News

At long last, supermarket opens in East Palo Alto

East Palo Alto residents like Mi Pueblo, hope for diversity

The supermarket chain Mi Pueblo opened a 35,000-square-foot store in East Palo Alto last Saturday, filling a gaping shopping hole that has existed for three decades in the multicultural city.

"It looks first rate. The food looks fresh," customer Jim Olstad said Tuesday morning.

He stopped in to try the counter-service Mexican eatery inside the store.

"It might be a new favorite restaurant stop," he said.

The supermarket is located in the Ravenswood 101 Shopping Center off of U.S. Highway 101 and University Avenue. East Palo Alto's last full-service supermarket closed in the 1970s.

Brightly painted in primary colors on the outside, the new market on the inside features vibrant murals along its walls and strings of flags overhead.

Mi Pueblo's selection mirrors that of a traditional American supermarket, but with a focus on Hispanic food products. There are fresh concha pastries and large cases of meats, including pigs' feet, along with cereal, Coca Cola and neatly organized produce. There's even a small assortment of Asian foods.

This week, the atmosphere at the market seemed mild-mannered during the day. But Mi Pueblo came alive at dinner time, thanks to the smell of carnitas wafting out into the parking lot.

Many residents stopped by after work to pick up ingredients for dinner.

Gabriel Hernandez came all the way from Sunnyvale because he said this location has a better selection than the Mi Pueblo in Mountain View.

"We needed it for a long, long time," East Palo Alto Police Officer Tracy Frey said. "Older people come here. There are a lot of young families, too. You can imagine how hard it is to have to pack up, get in the car and drive to another city."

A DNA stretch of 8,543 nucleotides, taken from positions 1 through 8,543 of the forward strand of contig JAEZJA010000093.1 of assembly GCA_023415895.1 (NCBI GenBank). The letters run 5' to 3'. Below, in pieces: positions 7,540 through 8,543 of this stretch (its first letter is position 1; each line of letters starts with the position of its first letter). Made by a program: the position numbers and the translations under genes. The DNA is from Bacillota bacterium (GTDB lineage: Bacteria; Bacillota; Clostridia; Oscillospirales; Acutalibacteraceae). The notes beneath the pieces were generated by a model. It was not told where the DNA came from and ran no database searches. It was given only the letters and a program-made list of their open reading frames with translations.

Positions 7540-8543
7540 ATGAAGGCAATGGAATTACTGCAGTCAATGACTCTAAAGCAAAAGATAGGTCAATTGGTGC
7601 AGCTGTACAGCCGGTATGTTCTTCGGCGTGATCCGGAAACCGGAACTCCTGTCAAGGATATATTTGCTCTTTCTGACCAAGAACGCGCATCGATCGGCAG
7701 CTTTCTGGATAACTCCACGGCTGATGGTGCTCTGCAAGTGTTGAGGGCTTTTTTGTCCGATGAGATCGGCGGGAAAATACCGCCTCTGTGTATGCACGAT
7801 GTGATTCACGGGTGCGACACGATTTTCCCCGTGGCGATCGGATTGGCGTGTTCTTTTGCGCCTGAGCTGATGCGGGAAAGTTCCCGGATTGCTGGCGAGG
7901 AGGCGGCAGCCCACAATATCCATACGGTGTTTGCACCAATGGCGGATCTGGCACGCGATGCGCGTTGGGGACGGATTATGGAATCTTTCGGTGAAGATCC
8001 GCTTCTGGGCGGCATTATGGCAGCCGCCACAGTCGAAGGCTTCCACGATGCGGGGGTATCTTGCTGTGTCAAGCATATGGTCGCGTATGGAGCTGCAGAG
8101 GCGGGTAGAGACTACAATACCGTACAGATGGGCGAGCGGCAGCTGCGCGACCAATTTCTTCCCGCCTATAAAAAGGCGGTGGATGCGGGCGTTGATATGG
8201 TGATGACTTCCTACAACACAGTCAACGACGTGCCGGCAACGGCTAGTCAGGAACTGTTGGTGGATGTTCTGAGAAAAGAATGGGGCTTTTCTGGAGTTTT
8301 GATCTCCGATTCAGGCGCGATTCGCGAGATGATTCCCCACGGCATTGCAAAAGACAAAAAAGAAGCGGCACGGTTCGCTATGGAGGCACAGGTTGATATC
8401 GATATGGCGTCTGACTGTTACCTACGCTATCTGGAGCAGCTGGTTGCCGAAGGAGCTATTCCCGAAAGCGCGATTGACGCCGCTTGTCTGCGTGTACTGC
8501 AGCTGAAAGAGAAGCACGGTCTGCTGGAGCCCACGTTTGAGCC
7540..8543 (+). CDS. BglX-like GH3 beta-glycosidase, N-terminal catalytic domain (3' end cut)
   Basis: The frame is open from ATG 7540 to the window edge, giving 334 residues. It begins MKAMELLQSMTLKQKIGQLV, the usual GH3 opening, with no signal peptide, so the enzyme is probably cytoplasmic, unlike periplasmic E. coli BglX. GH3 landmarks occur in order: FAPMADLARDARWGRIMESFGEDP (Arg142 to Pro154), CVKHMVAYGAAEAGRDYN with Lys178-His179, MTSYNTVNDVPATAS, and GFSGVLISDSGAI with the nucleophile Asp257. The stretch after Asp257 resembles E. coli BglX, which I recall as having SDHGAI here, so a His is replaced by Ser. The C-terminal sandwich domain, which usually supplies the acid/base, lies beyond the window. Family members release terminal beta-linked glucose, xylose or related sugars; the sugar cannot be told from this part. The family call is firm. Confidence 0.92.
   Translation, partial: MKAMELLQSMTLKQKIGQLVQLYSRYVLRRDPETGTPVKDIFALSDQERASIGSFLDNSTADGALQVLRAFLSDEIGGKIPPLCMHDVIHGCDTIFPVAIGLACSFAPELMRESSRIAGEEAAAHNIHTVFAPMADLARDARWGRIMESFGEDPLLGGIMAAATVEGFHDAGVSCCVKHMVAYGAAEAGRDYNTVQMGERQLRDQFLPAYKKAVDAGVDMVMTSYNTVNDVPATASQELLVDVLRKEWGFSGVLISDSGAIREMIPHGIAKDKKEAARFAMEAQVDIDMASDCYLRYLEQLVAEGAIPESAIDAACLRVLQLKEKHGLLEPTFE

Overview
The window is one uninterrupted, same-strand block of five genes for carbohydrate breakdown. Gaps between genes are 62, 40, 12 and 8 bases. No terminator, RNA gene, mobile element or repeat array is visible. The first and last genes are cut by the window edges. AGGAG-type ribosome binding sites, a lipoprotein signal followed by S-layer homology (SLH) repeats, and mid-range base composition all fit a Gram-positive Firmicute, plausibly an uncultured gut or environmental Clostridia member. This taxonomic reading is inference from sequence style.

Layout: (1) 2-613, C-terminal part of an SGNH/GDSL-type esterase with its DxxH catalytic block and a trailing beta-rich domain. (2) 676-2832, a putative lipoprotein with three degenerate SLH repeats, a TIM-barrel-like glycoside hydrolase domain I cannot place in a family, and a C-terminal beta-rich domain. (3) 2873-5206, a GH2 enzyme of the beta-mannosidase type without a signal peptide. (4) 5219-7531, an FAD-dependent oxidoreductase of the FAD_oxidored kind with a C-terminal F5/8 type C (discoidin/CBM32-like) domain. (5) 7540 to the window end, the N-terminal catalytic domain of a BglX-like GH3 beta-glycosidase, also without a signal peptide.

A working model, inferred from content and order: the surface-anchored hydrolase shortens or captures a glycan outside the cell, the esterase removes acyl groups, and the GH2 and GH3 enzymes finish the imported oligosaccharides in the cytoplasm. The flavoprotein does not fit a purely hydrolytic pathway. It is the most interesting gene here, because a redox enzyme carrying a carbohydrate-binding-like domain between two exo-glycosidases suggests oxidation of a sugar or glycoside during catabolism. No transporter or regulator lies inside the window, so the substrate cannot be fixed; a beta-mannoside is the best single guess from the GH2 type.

East Palo Alto residents said that before Mi Pueblo opened, they traveled to Redwood City, Mountain View or Menlo Park for simple grocery runs.

"Every time we had to go to the store, we had to go to San Antonio" Shopping Center in Mountain View, said Antwon Watts of East Palo Alto. But he said he dealt with racial profiling whenever he went there.

Questions about race have also been brought up with respect to Mi Pueblo. At an East Palo Alto City Council meeting last month, some residents expressed fears that the market would cater only to Latino shoppers.

The city's population is approximately 59 percent Hispanic, 22 percent black, 7 percent Pacific Islander, 6 percent white, 4 percent Asian and the rest "other," according to the U.S. Census Bureau.

This week, some customers advocated for a racially mixed workforce at Mi Pueblo, saying it would be an important part of the grocery store's assimilation into the community.

"It would be nice if there were black people working there. It feels uncomfortable," said Grace Watts of East Palo Alto after a trip to the new grocery store.

"I think it's nice that it's coming in, as long as they hire minorities other than themselves," said Darrel Matkins, an East Palo Alto resident.

According to Perla Rodriguez, vice president of public affairs for Mi Pueblo, the company went "above and beyond" what was required when it was recruiting applicants. She said the company worked in tandem with the City of East Palo Alto, putting fliers up at City Hall and hosting English-speaking information sessions. Rodriguez said that despite heavy advertising, the sessions were poorly attended.

Nonetheless, more than 40 percent of the store's 200 employees are East Palo Alto residents, 5 percent more than the city required, Rodriguez said.

Mi Pueblo opened its first market in 1991 in San Jose. The East Palo Alto store, located in the former Circuit City space, is the chain's 14th location. The store is open 365 days a year from 7 a.m. to 10 p.m.

Comments

Posted by Bob Wenzlau, a resident of Crescent Park
on Nov 19, 2009 at 5:07 pm

Bob Wenzlau is a registered user.

Mi Pueblo is incredible new resource for Palo Alto as well. I was excited to attend the opening, listening to the Mariachis and the watching the opening event.

For Palo Altan's its importance is the chance to have a "cultural" experience shopping while having an great time. Any family with young kids, or those with students studying Spanish should visit.

What could you do? Sample the cheeses -- they have them all. Look at the meat department, and see the multitude of cuts that you would not find in American markets. They have a multitude of salsas, and vegetables, and pastries -- many that you would not find at regular supermarkets.

More nostalgically I enjoy seeing the families there. Perhaps I will get in trouble for a generalization, but I have been amazed at how wonderful Hispanic families are, and not being Hispanic, this is a chance to glimpse across into the culture.